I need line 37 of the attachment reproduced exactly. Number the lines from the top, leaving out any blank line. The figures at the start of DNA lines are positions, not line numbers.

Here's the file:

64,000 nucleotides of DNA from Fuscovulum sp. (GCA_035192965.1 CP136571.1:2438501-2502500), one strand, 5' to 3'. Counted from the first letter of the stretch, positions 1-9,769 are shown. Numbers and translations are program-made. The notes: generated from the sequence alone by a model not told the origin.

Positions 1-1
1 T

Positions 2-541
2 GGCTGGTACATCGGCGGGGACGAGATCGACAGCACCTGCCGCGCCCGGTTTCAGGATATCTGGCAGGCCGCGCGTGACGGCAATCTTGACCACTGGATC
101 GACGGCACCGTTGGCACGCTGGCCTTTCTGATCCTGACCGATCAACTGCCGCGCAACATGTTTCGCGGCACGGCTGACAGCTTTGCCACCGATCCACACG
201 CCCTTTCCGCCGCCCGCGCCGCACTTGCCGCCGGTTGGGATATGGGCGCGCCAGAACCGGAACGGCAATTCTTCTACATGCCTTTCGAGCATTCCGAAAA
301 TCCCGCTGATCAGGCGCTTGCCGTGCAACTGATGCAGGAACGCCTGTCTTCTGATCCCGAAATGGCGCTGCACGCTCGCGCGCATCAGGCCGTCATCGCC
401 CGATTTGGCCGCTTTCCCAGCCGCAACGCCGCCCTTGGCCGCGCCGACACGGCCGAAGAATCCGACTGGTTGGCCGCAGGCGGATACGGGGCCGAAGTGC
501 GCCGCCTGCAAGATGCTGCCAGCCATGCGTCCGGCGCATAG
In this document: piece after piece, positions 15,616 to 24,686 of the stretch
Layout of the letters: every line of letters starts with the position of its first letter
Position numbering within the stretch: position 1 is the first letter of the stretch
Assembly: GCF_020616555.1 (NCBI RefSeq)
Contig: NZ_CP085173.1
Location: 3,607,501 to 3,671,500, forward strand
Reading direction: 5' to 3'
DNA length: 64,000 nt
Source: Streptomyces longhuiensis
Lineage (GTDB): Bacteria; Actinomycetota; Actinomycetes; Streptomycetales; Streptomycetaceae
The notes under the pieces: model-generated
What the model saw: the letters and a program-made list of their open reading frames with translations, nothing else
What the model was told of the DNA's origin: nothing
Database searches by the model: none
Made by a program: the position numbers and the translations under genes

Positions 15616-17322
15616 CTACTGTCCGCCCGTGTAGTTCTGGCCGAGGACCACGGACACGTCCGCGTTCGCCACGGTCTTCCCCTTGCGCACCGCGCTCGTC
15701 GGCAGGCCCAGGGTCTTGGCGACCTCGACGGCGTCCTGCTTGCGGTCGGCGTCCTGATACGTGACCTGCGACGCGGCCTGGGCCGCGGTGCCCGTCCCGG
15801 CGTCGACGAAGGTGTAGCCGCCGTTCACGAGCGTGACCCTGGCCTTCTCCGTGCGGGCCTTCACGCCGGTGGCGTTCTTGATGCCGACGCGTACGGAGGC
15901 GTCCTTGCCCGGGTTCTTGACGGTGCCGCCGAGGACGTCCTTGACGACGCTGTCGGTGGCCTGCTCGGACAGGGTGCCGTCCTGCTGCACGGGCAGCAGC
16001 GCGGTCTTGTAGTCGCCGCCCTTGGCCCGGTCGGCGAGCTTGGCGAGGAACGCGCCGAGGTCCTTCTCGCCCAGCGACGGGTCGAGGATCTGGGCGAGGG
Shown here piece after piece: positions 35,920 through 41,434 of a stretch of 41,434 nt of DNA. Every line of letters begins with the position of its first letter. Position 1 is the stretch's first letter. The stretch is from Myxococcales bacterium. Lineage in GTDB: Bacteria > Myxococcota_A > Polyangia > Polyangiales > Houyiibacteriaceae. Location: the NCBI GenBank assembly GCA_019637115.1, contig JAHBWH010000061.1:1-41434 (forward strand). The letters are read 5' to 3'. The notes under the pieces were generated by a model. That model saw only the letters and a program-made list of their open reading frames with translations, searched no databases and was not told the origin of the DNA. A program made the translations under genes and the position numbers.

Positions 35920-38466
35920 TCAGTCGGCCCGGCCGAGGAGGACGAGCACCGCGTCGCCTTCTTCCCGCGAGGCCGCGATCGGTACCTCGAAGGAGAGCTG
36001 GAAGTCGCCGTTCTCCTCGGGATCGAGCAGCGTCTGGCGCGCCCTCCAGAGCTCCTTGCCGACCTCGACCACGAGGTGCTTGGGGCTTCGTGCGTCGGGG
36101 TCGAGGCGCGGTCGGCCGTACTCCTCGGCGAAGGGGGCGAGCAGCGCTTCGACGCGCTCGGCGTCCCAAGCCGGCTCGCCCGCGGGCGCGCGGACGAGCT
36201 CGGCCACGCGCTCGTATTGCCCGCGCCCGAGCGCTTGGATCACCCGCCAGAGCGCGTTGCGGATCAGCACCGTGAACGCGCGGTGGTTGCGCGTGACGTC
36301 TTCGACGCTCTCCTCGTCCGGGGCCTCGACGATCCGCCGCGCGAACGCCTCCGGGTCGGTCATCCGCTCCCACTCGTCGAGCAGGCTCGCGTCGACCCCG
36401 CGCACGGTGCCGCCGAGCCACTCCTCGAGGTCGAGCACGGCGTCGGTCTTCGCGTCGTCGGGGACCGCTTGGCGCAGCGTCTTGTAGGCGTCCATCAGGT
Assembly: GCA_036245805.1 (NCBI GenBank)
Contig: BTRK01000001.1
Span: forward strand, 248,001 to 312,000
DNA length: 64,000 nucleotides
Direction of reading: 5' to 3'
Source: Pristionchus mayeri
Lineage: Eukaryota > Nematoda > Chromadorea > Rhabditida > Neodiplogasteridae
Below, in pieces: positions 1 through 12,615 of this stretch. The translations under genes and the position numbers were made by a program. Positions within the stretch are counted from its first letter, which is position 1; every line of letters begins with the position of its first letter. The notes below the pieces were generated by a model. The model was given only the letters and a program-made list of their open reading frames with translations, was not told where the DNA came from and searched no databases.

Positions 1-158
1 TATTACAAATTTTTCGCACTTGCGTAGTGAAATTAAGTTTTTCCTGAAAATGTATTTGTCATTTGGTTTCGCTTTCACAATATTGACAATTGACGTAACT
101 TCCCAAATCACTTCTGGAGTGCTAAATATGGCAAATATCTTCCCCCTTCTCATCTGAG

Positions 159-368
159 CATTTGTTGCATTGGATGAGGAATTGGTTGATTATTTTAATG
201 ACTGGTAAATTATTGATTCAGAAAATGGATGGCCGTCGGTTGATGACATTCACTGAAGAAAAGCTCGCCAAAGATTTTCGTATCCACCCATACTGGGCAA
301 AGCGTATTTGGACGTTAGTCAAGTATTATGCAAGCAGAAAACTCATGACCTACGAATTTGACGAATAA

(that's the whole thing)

36201 CGGCCACGCGCTCGTATTGCCCGCGCCCGAGCGCTTGGATCACCCGCCAGAGCGCGTTGCGGATCAGCACCGTGAACGCGCGGTGGTTGCGCGTGACGTC